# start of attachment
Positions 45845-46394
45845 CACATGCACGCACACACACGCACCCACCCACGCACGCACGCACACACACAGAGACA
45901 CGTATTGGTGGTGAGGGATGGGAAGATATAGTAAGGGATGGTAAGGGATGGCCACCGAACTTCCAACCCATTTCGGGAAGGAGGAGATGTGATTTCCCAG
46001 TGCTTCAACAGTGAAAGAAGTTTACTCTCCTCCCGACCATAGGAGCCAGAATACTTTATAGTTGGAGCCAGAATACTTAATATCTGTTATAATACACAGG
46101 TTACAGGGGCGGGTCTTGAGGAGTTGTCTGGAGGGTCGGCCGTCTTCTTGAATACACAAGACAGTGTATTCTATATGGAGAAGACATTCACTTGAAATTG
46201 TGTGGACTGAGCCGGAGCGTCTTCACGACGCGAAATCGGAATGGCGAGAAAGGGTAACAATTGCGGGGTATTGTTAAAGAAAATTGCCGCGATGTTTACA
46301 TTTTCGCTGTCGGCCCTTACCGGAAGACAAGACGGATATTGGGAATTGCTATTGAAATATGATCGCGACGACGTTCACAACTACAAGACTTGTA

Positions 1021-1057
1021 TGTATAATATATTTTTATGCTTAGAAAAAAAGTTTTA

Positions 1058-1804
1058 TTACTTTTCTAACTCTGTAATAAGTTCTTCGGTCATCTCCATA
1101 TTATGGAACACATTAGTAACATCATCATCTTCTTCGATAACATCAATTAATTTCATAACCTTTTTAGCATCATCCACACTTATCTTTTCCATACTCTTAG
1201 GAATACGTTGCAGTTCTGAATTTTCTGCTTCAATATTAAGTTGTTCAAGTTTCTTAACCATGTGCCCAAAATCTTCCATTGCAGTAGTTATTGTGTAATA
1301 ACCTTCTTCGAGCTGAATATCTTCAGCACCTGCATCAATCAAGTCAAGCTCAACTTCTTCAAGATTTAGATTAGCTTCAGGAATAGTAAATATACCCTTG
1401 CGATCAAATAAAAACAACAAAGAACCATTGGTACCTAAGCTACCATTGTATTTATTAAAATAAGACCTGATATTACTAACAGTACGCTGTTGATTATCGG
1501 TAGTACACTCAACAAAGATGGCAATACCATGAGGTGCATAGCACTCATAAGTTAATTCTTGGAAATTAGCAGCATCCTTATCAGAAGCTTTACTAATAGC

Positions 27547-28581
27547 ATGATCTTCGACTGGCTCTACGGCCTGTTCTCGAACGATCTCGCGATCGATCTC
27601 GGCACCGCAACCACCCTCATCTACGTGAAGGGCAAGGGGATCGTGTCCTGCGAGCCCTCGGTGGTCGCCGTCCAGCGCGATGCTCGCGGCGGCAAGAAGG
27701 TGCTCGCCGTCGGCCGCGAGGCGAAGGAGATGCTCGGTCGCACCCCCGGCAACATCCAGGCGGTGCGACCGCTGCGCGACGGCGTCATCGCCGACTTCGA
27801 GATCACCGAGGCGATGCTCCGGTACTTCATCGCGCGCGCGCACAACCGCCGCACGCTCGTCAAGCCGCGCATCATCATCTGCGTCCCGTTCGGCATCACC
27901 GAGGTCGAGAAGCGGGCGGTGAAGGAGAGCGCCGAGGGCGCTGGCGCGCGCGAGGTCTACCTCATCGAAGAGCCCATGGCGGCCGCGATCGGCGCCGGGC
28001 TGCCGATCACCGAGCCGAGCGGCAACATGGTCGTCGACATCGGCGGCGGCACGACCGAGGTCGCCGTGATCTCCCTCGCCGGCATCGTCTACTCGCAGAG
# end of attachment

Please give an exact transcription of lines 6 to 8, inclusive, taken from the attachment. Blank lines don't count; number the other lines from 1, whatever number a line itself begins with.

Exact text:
46201 TGTGGACTGAGCCGGAGCGTCTTCACGACGCGAAATCGGAATGGCGAGAAAGGGTAACAATTGCGGGGTATTGTTAAAGAAAATTGCCGCGATGTTTACA
46301 TTTTCGCTGTCGGCCCTTACCGGAAGACAAGACGGATATTGGGAATTGCTATTGAAATATGATCGCGACGACGTTCACAACTACAAGACTTGTA

Positions 1021-1057